Also, a big plus on the Kushaq’s side is the ample room at the back. That extra wheelbase does come in handy in this regard. I'm about 5'9 - 5'10 and there was more than ample legroom as well as headroom at the back. However, the only downside here is the fact that the seats are slightly upright and are not as wide as one would expect from a car of this class. Nonetheless, it does a decent job.
I’ll admit that this is a bit of a subjective space but bear with me here. The Kushaq from some angles looks quite boxy and unattractive from some angles, especially if you look squarely from the rear. Sure, the funky looking interior design elements and sharp styling bits on the outside add a bit of panache. But the bigger problem here is the lack of presence. Consider this, this car has to stand up against cars whose whole purpose is to look bigger than it is to satisfy that big car feel for most buyers. The Kushaq, in that sense, can leave one wanting for a little more. The interiors can feel slightly dull and personally, I’m not a huge fan of the two-spoke steering wheel. Do you agree? Or do you feel the Kushaq feels vibrant enough?
There’s no easy way to say this but the Kushaq is by far the smallest car in its segment. Except for, of course, the aforementioned wheelbase, which is more than all its rivals except for the MG Hector. Whether it's the length, width, height or boot space, the Kushaq is a much more compact car than its rivals, by quite a fair margin. Take for instance the Creta and Seltos, which are 4,300mm and 4,315mm long respectively, while the Kushaq is 4,221mm. Similarly, both segment leaders are 1,790mm and 1,800mm wide, while the Kushaq is just 1,760mm. It’s the same story with the height, with the Kushaq being slightly shorter than both. Boot space-wise, the Kushaq measures in at 385 litres, compared to the 433 litres on the Creta and Seltos. This can be quite a big turn off for some. Since as most of you know, in India, size matters - big time!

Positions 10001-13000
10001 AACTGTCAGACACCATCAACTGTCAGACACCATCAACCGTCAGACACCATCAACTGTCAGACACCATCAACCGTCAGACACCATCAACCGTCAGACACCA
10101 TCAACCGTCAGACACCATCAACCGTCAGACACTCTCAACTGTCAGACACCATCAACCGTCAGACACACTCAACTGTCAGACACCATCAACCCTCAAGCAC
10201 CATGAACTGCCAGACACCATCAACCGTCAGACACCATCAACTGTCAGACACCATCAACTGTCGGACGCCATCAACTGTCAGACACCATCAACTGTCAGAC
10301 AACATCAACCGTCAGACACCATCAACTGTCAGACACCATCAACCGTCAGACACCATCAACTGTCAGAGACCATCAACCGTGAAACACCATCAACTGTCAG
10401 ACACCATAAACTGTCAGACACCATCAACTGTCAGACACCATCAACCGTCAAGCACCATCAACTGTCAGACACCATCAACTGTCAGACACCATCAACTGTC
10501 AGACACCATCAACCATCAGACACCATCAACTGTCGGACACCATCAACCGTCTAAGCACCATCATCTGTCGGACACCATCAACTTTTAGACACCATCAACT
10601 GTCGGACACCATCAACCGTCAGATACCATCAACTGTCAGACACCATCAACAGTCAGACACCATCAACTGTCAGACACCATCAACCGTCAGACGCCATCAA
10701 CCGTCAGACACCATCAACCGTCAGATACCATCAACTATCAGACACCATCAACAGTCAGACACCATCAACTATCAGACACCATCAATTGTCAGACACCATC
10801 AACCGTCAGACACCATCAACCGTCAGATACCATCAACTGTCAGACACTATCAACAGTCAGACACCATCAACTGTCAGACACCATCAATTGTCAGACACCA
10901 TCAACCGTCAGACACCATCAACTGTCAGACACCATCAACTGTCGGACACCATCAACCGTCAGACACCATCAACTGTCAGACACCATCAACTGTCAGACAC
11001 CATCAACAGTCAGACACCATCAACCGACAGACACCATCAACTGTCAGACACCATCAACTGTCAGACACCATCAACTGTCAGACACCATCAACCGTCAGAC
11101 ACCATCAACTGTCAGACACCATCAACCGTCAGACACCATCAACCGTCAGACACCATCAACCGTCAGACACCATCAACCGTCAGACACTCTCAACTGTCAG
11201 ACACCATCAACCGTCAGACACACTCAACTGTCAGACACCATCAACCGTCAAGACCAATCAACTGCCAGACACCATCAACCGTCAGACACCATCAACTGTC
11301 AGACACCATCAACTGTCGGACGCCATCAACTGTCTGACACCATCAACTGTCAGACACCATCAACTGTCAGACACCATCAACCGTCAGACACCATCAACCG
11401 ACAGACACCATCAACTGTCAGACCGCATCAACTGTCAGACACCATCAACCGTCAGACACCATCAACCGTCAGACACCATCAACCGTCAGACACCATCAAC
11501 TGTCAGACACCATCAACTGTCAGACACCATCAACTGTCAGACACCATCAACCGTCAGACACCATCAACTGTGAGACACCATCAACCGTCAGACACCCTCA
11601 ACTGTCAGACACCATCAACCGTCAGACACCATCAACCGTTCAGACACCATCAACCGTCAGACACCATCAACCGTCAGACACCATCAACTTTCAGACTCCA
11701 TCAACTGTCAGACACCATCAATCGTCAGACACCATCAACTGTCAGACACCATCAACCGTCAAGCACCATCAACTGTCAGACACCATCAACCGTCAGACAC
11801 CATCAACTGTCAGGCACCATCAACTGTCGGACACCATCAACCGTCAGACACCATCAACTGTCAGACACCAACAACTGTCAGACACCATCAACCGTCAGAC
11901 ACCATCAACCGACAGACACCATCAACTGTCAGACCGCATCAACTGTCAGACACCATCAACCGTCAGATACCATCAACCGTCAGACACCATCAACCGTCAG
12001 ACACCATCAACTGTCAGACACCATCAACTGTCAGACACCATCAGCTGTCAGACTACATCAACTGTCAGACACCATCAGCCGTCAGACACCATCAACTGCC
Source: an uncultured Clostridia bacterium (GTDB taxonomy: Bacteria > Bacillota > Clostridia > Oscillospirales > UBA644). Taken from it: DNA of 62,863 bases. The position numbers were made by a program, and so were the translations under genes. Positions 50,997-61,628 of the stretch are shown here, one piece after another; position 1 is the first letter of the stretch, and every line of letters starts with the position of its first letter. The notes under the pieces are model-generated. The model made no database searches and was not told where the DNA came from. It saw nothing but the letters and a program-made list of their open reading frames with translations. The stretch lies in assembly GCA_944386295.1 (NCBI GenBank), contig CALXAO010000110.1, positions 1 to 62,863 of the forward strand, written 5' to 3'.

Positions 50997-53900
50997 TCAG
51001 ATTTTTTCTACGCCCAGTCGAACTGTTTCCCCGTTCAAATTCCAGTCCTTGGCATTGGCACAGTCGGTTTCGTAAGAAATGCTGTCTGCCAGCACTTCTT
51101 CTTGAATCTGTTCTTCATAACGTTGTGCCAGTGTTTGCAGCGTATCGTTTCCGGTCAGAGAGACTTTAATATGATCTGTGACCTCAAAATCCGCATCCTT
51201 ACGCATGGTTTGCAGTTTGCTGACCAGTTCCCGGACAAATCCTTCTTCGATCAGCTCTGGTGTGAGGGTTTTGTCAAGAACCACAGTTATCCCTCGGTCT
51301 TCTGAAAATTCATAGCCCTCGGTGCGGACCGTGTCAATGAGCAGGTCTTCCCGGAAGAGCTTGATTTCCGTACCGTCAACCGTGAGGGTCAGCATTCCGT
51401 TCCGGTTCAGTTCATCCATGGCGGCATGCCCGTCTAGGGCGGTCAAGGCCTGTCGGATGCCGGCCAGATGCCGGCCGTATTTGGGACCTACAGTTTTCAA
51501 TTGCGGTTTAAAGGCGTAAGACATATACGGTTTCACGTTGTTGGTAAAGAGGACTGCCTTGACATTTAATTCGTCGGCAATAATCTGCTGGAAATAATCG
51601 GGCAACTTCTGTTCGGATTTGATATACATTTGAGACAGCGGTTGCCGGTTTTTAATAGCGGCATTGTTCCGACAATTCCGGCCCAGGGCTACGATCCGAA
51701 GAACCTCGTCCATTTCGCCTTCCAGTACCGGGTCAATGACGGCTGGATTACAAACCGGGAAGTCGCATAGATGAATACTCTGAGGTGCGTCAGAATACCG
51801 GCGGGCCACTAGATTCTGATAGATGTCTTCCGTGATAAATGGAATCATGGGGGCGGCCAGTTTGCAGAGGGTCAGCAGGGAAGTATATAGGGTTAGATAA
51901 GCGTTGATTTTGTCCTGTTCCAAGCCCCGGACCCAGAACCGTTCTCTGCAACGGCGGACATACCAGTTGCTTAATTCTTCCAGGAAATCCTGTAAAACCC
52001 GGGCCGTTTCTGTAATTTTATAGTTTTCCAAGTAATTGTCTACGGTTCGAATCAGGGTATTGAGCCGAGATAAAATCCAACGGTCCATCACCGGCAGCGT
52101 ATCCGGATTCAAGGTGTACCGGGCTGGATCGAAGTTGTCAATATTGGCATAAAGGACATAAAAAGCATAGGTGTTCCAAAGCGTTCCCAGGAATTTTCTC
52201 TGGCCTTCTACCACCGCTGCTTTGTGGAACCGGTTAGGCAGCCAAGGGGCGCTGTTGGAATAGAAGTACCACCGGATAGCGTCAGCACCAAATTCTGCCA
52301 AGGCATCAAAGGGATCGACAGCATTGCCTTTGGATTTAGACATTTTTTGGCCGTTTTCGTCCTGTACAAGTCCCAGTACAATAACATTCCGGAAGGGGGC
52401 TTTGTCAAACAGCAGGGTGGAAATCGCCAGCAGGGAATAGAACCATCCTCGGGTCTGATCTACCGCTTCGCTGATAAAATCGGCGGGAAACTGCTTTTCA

2. Missing Features
Then there’s the problem of some missing features on the Kushaq. For example, there’s no panoramic sunroof, which would have added a lot more room to the cabin, as we spoke about before. It doesn’t have an electronically adjustable driver seat and comes with a fairly plain-jane analogue instrument cluster with just a simple MID in the centre. Given some of the other unique additions like the touch-sensitive AC controls or the large 10-inch touchscreen system, this does feel like a letdown.
3. No diesel engine
As most may already know, Skoda does not sell diesel cars in India anymore, and the Kushaq, of course, is no different. It does get a 1.0-litre, three-cylinder TSI engine for those wanting a more practical package but that can’t in serious terms be expected to match the fuel efficiency and punch of a diesel motor. This, too, can be a sore point for those looking to do some serious mile-munching every day. But, I have to say, that TSI engine is pretty fantastic anyway, from a driver’s perspective, of course.
We hope that was helpful but there’s still one thing remaining and that is the verdict. To put it simply, the Kushaq has its strong points which are hard to ignore. But, there’s a lot Skoda’s compact SUV misses out on too, which can be even harder to ignore given the competition. It must be said though, Skoda has done an excellent job at setting the Kushaq apart from its competition. But, all that could change once the pricing is announced, which will be on June 28th. Simply put, we feel the Kushaq needs to undercut its rival at least by some margin to make for a fair fight. From what we’ve gathered today, the Kushaq is a fun, handsome driver-centric compact SUV that has a bit of a size problem. Question is, knowing all that you know now, would you consider it over its rivals?